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Related to Cichorium: Cichorium endivia



(chicory), a genus of perennial, biennial, or annual herbs of the family Compositae. A milky sap is found throughout the plants. The leaves vary in shape from pinnatifid to toothed; the basal leaves are in a rosette formation. The inflorescences are heads borne in the axils of the leaves and on top of the stem and branches. The ligulate, bisexual flowers are light or dark blue, bluish pink, or whitish. The fruit is an achene with a very short pappus.

There are eight to ten species native to Eurasia and North Africa; the plants have been introduced into the temperate and subtropical belts of both hemispheres. There are four species in the USSR. The common chicory (C. intybus), a perennial with a long taproot, grows in dry-valley meadows, on the edges of forests and fields, on fallow land, in wastelands, amid crops (mainly forage grasses), and along roads and ditches. The plant yields a substantial amount of nectar and is eaten as pasturage by livestock. The roots contain the polysaccharide inulin and the bitter glycoside intybin. Common chicory is cultivated as a biennial; commonly grown are the Borisovskii and Ispolinskii varieties. The thickened roots of cultivated forms are used as a coffee substitute and an additive in coffee; they are also used in the production of high-quality alcohol. The etiolated leaves are used as salad. The roots of wild chicory are used as an agent for increasing the appetite and for improving digestion. A tea made from the roots has antimicrobial and astringent properties.

The endive (C. endivia) is cultivated in Mediterranean countries and the southern regions of the USSR as a salad plant. It is unknown in the wild.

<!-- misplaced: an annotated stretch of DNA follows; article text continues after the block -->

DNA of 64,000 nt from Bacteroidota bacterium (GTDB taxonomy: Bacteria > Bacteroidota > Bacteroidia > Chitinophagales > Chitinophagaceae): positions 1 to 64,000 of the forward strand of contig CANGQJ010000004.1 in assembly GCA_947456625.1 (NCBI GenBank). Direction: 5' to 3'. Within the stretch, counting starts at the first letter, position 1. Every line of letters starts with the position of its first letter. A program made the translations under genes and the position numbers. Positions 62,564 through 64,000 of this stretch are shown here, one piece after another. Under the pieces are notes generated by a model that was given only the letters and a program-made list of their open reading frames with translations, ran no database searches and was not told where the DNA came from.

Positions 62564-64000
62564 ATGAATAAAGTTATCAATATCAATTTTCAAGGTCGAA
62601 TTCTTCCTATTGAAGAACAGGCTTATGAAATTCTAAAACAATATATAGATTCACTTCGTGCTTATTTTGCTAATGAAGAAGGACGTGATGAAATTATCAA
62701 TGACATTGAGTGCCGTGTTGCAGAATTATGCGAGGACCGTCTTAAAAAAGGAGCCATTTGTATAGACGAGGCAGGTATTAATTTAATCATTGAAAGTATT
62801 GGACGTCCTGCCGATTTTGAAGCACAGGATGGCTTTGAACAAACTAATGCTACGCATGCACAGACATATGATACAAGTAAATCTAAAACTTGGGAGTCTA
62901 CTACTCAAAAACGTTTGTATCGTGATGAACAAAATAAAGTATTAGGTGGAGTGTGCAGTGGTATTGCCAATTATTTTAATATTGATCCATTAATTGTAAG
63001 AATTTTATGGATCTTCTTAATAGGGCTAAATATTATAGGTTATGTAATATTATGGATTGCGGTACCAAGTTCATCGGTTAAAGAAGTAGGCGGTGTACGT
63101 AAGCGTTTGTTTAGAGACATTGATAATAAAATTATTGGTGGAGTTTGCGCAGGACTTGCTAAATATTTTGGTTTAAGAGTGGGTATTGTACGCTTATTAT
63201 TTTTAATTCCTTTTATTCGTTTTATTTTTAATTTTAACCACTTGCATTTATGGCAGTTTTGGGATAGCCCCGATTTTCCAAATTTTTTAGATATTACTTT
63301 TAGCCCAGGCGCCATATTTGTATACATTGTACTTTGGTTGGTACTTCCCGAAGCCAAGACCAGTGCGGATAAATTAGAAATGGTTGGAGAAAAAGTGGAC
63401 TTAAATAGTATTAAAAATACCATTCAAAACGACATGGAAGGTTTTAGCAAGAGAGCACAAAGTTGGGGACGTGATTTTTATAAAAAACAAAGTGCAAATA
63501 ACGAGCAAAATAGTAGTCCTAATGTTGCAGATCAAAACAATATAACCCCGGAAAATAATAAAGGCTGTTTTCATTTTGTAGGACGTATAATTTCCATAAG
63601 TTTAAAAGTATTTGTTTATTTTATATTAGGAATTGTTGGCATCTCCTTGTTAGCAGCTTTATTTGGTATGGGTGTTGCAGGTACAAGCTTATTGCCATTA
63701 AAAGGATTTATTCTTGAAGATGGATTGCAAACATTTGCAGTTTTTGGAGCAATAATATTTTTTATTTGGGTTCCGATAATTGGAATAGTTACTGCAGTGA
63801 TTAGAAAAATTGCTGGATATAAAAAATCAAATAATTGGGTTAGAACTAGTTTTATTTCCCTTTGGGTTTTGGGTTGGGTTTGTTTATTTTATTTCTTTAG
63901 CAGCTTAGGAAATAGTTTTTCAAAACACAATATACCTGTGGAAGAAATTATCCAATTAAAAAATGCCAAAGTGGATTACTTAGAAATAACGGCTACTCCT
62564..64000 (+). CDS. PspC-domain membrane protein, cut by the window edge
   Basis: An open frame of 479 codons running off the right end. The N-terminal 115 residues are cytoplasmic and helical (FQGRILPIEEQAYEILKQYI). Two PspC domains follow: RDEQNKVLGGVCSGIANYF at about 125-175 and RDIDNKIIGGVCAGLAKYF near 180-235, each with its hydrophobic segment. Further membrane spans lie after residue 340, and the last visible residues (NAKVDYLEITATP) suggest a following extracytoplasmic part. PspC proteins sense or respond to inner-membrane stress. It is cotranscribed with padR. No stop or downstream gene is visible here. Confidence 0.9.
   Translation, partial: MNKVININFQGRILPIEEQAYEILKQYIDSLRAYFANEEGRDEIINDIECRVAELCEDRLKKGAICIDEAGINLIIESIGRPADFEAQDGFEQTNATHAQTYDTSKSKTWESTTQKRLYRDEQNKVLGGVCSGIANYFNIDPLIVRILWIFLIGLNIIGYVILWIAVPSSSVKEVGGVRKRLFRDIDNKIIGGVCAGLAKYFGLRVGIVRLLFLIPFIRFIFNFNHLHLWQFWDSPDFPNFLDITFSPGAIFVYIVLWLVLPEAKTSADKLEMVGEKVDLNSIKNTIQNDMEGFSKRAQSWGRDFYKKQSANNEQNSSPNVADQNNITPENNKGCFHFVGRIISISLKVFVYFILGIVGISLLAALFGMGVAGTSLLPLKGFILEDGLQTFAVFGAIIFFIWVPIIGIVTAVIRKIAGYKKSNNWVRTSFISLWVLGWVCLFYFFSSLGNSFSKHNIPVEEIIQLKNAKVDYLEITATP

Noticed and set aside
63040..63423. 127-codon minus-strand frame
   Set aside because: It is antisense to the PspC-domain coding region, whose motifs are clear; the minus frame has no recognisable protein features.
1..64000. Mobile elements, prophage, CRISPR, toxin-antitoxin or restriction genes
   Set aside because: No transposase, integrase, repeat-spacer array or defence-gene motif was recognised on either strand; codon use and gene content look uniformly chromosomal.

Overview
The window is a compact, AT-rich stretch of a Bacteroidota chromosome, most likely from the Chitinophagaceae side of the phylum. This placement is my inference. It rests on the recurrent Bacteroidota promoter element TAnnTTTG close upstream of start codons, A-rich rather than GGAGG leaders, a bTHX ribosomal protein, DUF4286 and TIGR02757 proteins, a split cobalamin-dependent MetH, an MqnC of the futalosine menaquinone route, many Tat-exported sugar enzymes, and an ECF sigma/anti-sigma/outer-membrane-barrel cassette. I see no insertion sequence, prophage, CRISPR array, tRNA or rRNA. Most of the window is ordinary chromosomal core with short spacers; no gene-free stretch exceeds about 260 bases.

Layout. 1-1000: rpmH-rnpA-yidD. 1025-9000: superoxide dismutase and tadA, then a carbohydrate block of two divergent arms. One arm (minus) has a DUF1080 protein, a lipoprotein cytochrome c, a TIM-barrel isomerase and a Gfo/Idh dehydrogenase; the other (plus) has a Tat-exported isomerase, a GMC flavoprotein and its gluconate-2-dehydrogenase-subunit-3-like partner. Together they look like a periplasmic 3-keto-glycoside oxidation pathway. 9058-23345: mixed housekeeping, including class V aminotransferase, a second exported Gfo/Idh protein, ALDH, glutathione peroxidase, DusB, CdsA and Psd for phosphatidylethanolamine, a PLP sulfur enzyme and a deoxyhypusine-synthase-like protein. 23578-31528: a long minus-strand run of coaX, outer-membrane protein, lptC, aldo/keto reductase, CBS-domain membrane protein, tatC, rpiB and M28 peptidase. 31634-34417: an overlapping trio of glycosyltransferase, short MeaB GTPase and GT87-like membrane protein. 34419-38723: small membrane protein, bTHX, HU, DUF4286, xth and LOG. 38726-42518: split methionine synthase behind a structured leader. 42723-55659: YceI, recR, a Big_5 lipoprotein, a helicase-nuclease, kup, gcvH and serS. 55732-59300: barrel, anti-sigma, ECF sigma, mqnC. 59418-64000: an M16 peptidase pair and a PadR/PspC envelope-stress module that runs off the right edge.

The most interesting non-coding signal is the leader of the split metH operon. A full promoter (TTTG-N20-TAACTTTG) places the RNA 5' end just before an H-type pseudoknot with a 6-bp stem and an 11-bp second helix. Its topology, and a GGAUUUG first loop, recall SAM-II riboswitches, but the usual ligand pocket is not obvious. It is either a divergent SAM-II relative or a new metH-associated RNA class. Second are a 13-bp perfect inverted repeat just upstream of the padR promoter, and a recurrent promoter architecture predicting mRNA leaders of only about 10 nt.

Ipat’ev, A. N. Ovoshchnye rasteniia zemnogo sham. Minsk, 1966.


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The antioxidant properties of several varieties of Cichorium genus vegetables have been attributed, in part, to the presence of phytochemicals including hydroxycinnamic acid derivatives, mono- and diglycosides of flavonoids, and anthocyanins.
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Otros generos responsables o sospechosos de causar alergias en alguna forma son Andryala, Arctotheca, Argyranthemum, Arnoseris, Bellis, Carlina, Cichorium, Cirsium, Cnidoscolus, Coleostephus, Crepis, Dendranthema, Dittrichia, Echinops, Galactites, Gerbera, Helenium, Hieracium, Inula, Iva, Lactuca, Lapsana, Phagnalon, Pulicaria, Sonchus, Tagetes, Tolpis, etc.
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Cichorium intybus and Solanum nigrum grow on the plains of India up to 2100 metres in regions with a dry, temperate climate.
If you are fond of sharper tastes in your salads, you might have used endives and chicory, both forms of Cichorium.
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There were many exotic species on tallgrass plots, including the forbs Cichorium intybus, Plantago lanceolata, Taraxacum officinale, Trifolium pratense and a variety of cool-season meadow grasses planted for pasture improvement (Agrostis stolonifera, Festuca pratensis, Phleum pratense and Poa pratensis).
Time relations and sexual reproduction in Cichorium and other angiosperms as compared with archegoniates.